Recognising Spinal Muscular Atrophy awareness month

In time for Spinal Muscular Atrophy (SMA) awareness month which fell during August, the Morrison Government put life saving measures in place to support babies living with this disease by listing Evrysdi on the Pharmaceutical Benefits Scheme for the first time.

One in 10,000 births in Australia are affected by SMA and with no known cure, this disease is the number one genetic cause of death of babies under two in Australia.

The Federal government has invested heavily in this space since the 2018 Budget, with the inclusion of a $20 million study into reproductive genetic carrier screening called Mackenzie’s Mission.

Federal Member for Bonner Ross Vasta MP is a strong advocate for bringing awareness to SMA and helping to make a difference to the families in the electorate battling it, just like locals Kate and Grant Gough and their beautiful 10 month old baby, Oakley.

“SMA has been a long and challenging journey for Gough family’s baby Oakley, after being diagnosed at just 8 weeks old. Had Oakley been screened for SMA as part of the Newborn Bloodspot Screening (NBS) and started treatment sooner, her quality of life may be completely different to today,” said Mr Vasta.

“Newborns in New South Wales and ACT are already being screened for SMA as part of a pilot NBS program and just last month Western Australia signed on.

“With Queensland now being one of the few remaining states left to include this disease as part of the program, families are calling on the Queensland State Government to take urgent action as early detection can slow the rapid decline in the health of the child and give them the best chance at a healthy life.

“At approximately $10 per test and with the treatments now available, such as the newly listed drug Evrysdi, there is no reason why it SMA shouldn’t be added.”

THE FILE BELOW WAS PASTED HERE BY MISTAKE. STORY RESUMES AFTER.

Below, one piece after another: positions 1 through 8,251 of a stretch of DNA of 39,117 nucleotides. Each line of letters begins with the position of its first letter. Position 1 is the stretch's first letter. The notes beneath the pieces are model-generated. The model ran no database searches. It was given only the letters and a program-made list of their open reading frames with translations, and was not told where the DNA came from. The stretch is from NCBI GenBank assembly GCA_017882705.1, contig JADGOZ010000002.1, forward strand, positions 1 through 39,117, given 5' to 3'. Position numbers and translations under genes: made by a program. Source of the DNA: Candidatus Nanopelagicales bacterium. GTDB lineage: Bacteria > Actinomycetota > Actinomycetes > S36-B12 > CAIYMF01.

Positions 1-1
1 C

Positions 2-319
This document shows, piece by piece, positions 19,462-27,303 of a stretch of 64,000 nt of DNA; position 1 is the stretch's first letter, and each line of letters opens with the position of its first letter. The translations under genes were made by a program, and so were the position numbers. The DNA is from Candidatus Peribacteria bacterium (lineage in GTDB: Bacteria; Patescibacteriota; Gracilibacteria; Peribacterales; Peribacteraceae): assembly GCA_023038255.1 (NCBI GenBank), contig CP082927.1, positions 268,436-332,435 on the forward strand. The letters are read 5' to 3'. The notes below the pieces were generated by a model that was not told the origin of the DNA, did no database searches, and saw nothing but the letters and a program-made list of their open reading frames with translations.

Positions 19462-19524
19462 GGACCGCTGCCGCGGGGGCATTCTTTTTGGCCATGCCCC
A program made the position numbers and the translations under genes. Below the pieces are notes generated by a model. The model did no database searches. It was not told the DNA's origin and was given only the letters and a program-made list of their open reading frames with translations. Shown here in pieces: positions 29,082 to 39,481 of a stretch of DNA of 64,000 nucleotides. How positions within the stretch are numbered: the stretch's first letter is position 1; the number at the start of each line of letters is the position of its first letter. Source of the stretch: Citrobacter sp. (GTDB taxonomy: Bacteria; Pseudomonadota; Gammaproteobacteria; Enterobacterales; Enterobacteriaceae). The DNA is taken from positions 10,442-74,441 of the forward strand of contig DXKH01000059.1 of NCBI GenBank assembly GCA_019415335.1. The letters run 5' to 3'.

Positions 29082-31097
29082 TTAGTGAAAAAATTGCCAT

“Baby Oakley has recently been able to access Zolgensma, a lifechanging gene therapy drug to treat babies with SMA. After just two weeks of accessing this drug, Oakley rolled over the for first time, lifted her head and has even scored 100% on her physio assessment.

“I’m happy to report precious Oakley is improving every day, but it doesn’t mean her life will be easy. We cannot underestimate the overwhelmingly significant difference access to these kinds of treatments can make to the lives of babies battling SMA and their families.”

Without the Evrysdi PBS subsidy, around 100 Australians a year would be paying more than $123,000 for treatment. Now, it will cost as little as $6.60 with a concession card.

“To now have Evrysdi listed on the PBS, it means new families have access to less invasive treatment options and it may also reduce the frequency of visits to specialists’ hospitals,” said Mr Vasta.

“These treatments are critical in keeping these families together and giving them the quality of life they deserve. No family should have to endure the heartbreak of losing a child to this disease.”

To help give babies born with SMA a chance at a better life, sign the ‘Move For Oakley’ petition which calls on the Queensland State Government to include screening for SMA as part of the Newborn Bloodspot Screening program.